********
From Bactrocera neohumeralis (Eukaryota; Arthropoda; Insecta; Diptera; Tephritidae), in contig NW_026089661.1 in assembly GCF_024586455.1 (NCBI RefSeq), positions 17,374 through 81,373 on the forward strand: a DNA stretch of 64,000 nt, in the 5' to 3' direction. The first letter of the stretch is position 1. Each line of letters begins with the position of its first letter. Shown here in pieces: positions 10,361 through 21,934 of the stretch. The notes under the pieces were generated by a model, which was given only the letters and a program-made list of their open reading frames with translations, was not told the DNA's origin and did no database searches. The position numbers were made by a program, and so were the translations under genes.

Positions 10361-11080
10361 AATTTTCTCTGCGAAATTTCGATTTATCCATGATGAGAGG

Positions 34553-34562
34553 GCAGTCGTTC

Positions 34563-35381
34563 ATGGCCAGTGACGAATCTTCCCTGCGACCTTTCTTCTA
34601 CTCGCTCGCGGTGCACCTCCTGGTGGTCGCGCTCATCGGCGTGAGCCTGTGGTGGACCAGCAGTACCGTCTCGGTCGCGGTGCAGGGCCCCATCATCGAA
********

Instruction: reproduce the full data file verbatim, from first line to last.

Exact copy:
From Bactrocera neohumeralis (Eukaryota; Arthropoda; Insecta; Diptera; Tephritidae), in contig NW_026089661.1 in assembly GCF_024586455.1 (NCBI RefSeq), positions 17,374 through 81,373 on the forward strand: a DNA stretch of 64,000 nt, in the 5' to 3' direction. The first letter of the stretch is position 1. Each line of letters begins with the position of its first letter. Shown here in pieces: positions 10,361 through 21,934 of the stretch. The notes under the pieces were generated by a model, which was given only the letters and a program-made list of their open reading frames with translations, was not told the DNA's origin and did no database searches. The position numbers were made by a program, and so were the translations under genes.

Positions 10361-11080
10361 AATTTTCTCTGCGAAATTTCGATTTATCCATGATGAGAGG

Positions 34553-34562
34553 GCAGTCGTTC

Positions 34563-35381
34563 ATGGCCAGTGACGAATCTTCCCTGCGACCTTTCTTCTA
34601 CTCGCTCGCGGTGCACCTCCTGGTGGTCGCGCTCATCGGCGTGAGCCTGTGGTGGACCAGCAGTACCGTCTCGGTCGCGGTGCAGGGCCCCATCATCGAA